Here’s the point, Kathy Steele talked about that: traveling a long way for your therapist, and here's what she said. Number one, it’s more expensive because you have to pay for the gas to get there, you're paying for therapy anyway, and then, there are times like, it happens to us, where you get stuck and you have to pay for a hotel or something, plus food for all that traveling. How we are managing that is with Dr. E's office... they, like, you can win gift cards, and we used to always get the gift cards because we needed them for groceries for the family, to be honest. But now we get the gas cards because we can get gas, and that way our gas to get to therapy is free. And... then also we... when she does her speaking, and all those things then we get the points for the hotels, and so that's how we've been able to stay in hotels so many times. We do not have funds to pay for therapy, much less gas, and a hotel, or food all day. So instead of being all whiny about it, what we’ve had to do is like, step it up, and figure out how to be creative and, just like how we changed... just like how we changed our job, so that we could be functioning in a job where it was safe for us, and safe for our clients, but like, not being unsafe for them, or unsafe for us, and scheduling because of the kids and all their appointments, and the hospital visits, and things like that, and not losing our job because we can't actually work every day… ahhh! Like, figuring all of that out, we had to be super creative, so we’ve done therapy the same way. Like, finding extra work that it specifically pays to go into the therapy budget.

Why am I even talking about budgeting?! I don't know anything about budgeting. I don't know why this stuff coming out of my mouth. The point is, we had to be like, super creative to figure out how to do therapy because yes, paying for therapy is impossible. But, also, therapists work really hard. And our therapist like, not only has our appointments, also reads our journals, but she takes good care of herself, as well. Like, she does not work every day of the week, and things like that. I'm saying that like I know so much about her life. I actually know nothing about her life *laughs* But I know her schedule, because we’re in it, and she doesn’t work every day, so that seems like good self-care to me, ‘cuz I don't want to work every day.

So, anyway, Kathy Steele talked about it, that's what I'm trying to say. I'm really sorry I'm not coherent today.

Kathy Steele talked about it, and talked about the things that were hard, and she was saying it in the context of like, magical therapists who think they’re the only therapist who is helpful. That can be true, and I see what she saying about like, boundaries of like, you're not so magical and awesome, even though you're awesome, that you're the only person that can help somebody. That's totally true in some ways, but also our therapist knows the area where we grew up, so she knows what we're talking about, and that makes things easier. She knows some of the therapists that we had before, so that makes things easier. She's also just really good. This is stuff just pouring out of my mouth today! Like, not close, I don't mean like we were best friends, but we've had different encounters, so like, we've literally known her almost our whole life. Maybe even younger than that, I'm not even sure where it all overlaps, and I don't have it all untangled. And frankly... I just said “frankly”, what does that even mean? “Frankly”? I don't know a Frank, we don't have a Frank, I don't know why I’m saying things like “frankly”. *Laughs* This day is so weird!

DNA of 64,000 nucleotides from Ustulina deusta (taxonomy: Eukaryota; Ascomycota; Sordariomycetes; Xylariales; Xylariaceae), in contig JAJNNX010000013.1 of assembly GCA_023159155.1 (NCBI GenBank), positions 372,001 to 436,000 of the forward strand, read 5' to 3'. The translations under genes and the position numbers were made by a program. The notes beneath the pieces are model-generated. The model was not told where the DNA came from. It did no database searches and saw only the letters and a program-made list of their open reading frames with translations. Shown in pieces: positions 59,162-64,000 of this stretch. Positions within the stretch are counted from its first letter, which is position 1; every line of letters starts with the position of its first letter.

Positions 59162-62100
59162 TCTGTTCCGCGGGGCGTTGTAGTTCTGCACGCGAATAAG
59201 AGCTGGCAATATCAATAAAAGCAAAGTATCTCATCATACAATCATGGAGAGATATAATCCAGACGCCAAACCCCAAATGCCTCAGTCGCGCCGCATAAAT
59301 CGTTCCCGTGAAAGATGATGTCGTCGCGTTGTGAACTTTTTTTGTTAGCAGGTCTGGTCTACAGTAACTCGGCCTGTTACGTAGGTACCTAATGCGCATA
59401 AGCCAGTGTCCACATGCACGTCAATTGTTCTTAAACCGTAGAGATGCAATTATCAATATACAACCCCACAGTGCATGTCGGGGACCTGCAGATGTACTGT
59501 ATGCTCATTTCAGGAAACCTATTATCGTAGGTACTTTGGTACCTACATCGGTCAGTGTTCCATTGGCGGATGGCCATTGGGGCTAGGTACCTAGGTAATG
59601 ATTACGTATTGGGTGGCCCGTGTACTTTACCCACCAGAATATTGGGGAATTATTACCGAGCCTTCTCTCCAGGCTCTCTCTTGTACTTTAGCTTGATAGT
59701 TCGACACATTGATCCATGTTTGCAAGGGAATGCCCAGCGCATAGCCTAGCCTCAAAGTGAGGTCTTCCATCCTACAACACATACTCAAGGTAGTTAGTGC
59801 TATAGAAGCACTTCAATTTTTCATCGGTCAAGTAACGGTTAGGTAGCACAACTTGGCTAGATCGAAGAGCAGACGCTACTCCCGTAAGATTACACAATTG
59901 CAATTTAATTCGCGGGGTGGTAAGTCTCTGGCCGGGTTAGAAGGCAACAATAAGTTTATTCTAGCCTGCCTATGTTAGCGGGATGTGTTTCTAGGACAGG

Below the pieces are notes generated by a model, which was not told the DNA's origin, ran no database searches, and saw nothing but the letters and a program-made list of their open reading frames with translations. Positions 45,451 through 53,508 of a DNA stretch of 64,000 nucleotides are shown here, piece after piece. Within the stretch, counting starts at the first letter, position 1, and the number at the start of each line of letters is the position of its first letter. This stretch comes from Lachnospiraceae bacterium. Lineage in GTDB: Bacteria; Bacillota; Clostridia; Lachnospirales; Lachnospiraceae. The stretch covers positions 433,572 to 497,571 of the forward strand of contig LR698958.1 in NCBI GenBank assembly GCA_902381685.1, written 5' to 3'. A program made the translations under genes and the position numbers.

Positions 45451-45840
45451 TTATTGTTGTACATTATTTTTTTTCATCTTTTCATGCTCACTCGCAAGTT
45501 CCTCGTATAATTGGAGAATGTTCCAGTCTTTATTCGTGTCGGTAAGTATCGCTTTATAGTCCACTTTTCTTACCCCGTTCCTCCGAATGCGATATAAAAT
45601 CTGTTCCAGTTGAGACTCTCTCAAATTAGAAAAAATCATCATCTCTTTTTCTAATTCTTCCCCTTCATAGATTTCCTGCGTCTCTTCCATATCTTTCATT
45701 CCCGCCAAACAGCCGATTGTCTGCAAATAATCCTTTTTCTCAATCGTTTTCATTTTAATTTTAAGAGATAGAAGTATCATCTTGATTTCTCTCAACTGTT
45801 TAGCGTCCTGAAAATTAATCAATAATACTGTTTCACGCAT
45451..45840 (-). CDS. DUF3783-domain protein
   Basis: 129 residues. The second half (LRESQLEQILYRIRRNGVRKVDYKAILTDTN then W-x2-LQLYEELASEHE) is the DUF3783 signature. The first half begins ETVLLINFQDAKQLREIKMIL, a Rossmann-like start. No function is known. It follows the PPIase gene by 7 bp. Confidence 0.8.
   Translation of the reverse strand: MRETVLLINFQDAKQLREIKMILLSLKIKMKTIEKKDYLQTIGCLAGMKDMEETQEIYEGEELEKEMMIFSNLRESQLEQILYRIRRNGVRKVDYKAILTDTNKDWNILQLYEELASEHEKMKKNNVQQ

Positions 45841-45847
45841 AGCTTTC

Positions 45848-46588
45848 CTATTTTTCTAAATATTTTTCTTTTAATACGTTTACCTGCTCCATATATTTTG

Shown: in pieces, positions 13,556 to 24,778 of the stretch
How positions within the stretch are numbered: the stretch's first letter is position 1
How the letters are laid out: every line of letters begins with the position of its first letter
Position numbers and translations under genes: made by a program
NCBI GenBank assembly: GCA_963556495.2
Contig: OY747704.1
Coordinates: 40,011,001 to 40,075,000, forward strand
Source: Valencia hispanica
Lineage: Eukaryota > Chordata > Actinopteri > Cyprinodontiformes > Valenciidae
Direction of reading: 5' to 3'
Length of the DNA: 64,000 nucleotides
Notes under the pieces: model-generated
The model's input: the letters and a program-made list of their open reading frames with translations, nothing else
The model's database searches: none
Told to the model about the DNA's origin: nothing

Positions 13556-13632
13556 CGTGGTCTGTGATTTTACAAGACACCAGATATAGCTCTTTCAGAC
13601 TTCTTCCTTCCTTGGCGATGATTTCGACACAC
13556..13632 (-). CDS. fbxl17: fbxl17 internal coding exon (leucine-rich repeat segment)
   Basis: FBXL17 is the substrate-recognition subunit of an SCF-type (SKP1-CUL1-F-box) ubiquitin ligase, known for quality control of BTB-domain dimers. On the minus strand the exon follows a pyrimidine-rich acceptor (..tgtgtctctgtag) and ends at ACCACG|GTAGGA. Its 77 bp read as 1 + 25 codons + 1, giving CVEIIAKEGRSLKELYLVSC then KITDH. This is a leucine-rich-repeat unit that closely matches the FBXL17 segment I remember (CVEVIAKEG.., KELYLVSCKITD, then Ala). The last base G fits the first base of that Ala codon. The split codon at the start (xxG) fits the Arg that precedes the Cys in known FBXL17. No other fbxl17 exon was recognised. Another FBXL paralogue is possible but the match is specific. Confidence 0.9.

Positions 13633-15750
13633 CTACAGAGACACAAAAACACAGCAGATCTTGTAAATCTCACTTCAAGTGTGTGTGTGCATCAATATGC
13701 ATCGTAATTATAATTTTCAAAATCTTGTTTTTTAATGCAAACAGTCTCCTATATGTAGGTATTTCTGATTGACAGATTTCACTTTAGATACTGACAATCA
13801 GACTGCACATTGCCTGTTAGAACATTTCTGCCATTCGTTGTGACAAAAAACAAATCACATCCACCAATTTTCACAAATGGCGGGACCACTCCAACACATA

Okay, weird day aside, we've known her for a long time, and there's lots of reasons like that, where those layers already overlap, and we already have a connection, but also this is our first time to have her like, as our therapist, much less stay in therapy for a whole year. Because, guess what? Like, next week is literally a year. Well, not a year since we started, but a year since we got our appointment, and were on the waiting list, and got in. So, like, that’s something we’re celebrating. We should send the therapist some salsa.

Oh, wait, we did! Did we tell that story?! We have to tell you the story about sending the therapist salsa. John Mark sent... *laughs* John Mark sent salsa to the receptionist because she's so sweet, and so awesome, and there was one day we texted her about like, appointments, or something, I don't know. And, um, because we’re deaf, right? So texting is way easier than email or calling... I mean, than calling. So texting or email is easier, and we had her text number which we don't abuse. Like, people are going to be like, “Ahhh! Boundaries!” But no, like, we don't abuse that at all, but because of the cochlear implants, it's easier to just text her. Anyway, we texted something, and somehow we had a brief conversation, which we don't usually have, but it sounded like she was having a really hard day, and she was super busy and swamped, and it was just crazy sauce for her. And so we felt bad because she's so kind, and so attentive, and nothing fazes her. And like, on days when it's so-and-so, and they are not going to be talking to her before therapy, she is not intrusive. And the other days, when it’s like, me or John Mark or Cassie, and she’s like, “We can just chat it up until it's finally our turn for therapy. Like, it's fine.” So... anyway, so she was having a bad day, and so this is when we were coming back from Florida, ‘cuz we were in the airport. We were in the airport, and from the airport in Florida, John Mark got on our phone, and used the app for food delivery... like, to have food picked up and delivered... and ordered chips and salsa from every restaurant in that town. Like *laughs* And so, for like two hours, she had chips and salsa delivered to her like, every ten minutes! *laughs* And it was awesome! And it was really funny. The reason I know this is because when we landed, and we got off the plane, and could turn ourr phone back on, and all of that, like, my phone is just like zzzt! Zzzt! Zzzt! Zzzt! Just buzzing with all these pictures she sent us of the salsa every time it got delivered! *laughs*